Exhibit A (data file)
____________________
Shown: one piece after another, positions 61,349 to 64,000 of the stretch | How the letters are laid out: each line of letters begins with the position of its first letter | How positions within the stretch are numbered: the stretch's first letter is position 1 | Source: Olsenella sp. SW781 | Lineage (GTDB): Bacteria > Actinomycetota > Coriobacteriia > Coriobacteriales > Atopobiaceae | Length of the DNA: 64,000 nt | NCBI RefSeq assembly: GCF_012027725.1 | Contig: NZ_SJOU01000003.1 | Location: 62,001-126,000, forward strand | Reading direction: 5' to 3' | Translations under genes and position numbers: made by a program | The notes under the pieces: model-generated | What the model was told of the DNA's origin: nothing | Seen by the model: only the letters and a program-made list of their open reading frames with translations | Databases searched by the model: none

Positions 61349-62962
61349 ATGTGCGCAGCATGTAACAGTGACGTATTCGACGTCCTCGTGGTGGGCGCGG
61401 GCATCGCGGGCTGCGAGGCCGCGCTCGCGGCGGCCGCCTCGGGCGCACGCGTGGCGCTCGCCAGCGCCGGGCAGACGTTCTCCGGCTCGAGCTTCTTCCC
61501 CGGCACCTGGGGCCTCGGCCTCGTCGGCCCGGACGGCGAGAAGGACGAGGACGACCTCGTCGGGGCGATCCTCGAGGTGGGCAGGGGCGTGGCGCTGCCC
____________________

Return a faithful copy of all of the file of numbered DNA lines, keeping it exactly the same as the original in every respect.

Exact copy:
Shown: one piece after another, positions 61,349 to 64,000 of the stretch | How the letters are laid out: each line of letters begins with the position of its first letter | How positions within the stretch are numbered: the stretch's first letter is position 1 | Source: Olsenella sp. SW781 | Lineage (GTDB): Bacteria > Actinomycetota > Coriobacteriia > Coriobacteriales > Atopobiaceae | Length of the DNA: 64,000 nt | NCBI RefSeq assembly: GCF_012027725.1 | Contig: NZ_SJOU01000003.1 | Location: 62,001-126,000, forward strand | Reading direction: 5' to 3' | Translations under genes and position numbers: made by a program | The notes under the pieces: model-generated | What the model was told of the DNA's origin: nothing | Seen by the model: only the letters and a program-made list of their open reading frames with translations | Databases searched by the model: none

Positions 61349-62962
61349 ATGTGCGCAGCATGTAACAGTGACGTATTCGACGTCCTCGTGGTGGGCGCGG
61401 GCATCGCGGGCTGCGAGGCCGCGCTCGCGGCGGCCGCCTCGGGCGCACGCGTGGCGCTCGCCAGCGCCGGGCAGACGTTCTCCGGCTCGAGCTTCTTCCC
61501 CGGCACCTGGGGCCTCGGCCTCGTCGGCCCGGACGGCGAGAAGGACGAGGACGACCTCGTCGGGGCGATCCTCGAGGTGGGCAGGGGCGTGGCGCTGCCC